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... Next Big Thing For Minimally Dynamic Sites

If your content doesn't change frequently and/or the costs of regenerating the static content is minimized for you, great.

At what point do we see static sites take a fair share of the top-X-trafficked sites? Top 100? 1000? 1,000,000?

This is probably great for a small corp's info site... but then the client asks for a contact form or members/admin secured area, and there we go down the rabbit hole again.




> At what point do we see static sites take a fair share of the top-X-trafficked sites? Top 100? 1000? 1,000,000?

Honestly, most media sites could (and probably should) be static. Think of Time, or Cracked, or CNN: a lot of content, which could be regenerated once and viewed by millions of people per regeneration. Comments could be grafted in with JavaScript (which would suit me just fine, since I don't read such sites for the comments anyway).

> This is probably great for a small corp's info site... but then the client asks for a contact form or members/admin secured area, and there we go down the rabbit hole again.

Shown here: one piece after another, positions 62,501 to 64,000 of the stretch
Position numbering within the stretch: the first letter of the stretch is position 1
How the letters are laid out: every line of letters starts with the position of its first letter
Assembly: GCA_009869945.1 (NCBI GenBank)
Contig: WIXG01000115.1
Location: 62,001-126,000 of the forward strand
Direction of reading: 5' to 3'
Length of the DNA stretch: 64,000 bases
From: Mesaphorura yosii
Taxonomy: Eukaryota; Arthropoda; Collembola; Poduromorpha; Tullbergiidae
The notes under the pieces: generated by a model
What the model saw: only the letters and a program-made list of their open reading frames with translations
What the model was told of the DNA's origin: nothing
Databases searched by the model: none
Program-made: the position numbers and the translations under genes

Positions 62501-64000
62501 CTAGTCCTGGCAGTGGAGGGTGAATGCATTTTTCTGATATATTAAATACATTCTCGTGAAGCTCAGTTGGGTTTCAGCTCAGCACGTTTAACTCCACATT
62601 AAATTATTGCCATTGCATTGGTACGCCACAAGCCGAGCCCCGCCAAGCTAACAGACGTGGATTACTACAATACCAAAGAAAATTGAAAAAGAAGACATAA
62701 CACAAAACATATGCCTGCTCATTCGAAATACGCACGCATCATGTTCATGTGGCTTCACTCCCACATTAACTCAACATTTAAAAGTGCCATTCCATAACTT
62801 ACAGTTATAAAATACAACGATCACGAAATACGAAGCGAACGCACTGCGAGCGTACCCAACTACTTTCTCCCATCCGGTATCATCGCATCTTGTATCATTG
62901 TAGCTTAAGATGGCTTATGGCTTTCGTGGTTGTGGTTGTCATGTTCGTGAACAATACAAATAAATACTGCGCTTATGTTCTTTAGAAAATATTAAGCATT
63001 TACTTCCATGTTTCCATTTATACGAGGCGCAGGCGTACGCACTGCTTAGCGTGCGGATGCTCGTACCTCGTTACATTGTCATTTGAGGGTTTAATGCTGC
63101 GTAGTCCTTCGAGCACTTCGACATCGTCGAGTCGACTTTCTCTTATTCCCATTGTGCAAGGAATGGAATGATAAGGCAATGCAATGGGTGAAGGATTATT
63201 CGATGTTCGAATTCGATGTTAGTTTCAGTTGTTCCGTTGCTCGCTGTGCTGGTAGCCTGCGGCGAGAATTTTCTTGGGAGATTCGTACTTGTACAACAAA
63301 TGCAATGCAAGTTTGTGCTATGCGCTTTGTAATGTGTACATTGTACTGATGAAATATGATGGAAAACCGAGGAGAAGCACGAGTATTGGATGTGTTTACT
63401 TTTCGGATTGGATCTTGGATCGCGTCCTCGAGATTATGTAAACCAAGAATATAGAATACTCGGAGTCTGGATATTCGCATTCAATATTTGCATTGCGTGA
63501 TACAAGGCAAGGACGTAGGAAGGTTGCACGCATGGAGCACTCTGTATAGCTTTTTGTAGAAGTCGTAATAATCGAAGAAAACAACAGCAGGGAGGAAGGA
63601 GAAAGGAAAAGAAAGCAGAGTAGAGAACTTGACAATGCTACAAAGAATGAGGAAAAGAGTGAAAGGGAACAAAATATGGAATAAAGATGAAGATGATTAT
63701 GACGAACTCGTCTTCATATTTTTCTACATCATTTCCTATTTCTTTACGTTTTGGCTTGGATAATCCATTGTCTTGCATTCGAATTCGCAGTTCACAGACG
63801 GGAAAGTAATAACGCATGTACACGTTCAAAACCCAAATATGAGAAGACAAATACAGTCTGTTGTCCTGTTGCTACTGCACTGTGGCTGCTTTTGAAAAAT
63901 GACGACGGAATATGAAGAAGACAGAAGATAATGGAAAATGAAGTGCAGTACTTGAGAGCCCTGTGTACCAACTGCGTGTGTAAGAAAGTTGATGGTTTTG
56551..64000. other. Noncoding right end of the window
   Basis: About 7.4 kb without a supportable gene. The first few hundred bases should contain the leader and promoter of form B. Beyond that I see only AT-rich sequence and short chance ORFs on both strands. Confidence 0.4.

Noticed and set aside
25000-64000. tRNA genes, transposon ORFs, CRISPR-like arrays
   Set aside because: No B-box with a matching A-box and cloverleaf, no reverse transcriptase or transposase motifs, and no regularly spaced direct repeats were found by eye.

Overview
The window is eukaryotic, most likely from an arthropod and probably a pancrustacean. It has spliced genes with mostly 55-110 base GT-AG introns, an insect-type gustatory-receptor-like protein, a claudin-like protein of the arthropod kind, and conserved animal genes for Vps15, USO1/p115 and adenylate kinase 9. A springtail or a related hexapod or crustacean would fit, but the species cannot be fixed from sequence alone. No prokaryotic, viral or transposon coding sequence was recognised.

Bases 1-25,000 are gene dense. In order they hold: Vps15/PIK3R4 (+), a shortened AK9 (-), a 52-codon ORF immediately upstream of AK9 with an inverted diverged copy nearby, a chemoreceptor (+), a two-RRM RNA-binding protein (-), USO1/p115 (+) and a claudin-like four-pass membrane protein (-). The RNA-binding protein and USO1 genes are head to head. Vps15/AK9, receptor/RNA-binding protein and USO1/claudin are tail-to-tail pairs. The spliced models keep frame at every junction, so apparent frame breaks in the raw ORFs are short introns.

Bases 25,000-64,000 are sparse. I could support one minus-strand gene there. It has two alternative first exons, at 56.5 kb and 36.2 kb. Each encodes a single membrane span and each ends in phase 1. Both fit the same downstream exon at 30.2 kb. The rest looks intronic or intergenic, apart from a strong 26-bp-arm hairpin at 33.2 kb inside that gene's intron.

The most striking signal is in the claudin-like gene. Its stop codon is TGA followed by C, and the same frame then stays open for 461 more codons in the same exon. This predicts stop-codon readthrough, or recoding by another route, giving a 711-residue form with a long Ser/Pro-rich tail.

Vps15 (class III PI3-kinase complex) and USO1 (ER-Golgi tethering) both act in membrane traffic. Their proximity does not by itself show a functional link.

It's not an all-or-nothing thing; a web server can serve both static and dynamic content, after all.


I tend to think of it in terms of ratio. Of course, very few sites are 100% static, but a site with thousands of static pages and a contact form that posts to a php script is still a 'static site' in my book. You could also define it on a request method basis, since it doesn't make sense to POST to a plain html file.


At netlify we're seeing more and more large projects being built with this approach.

Some have more than 10k pages, search functionality, internationalization and large content teams behind them. Expect some interesting case studies :)




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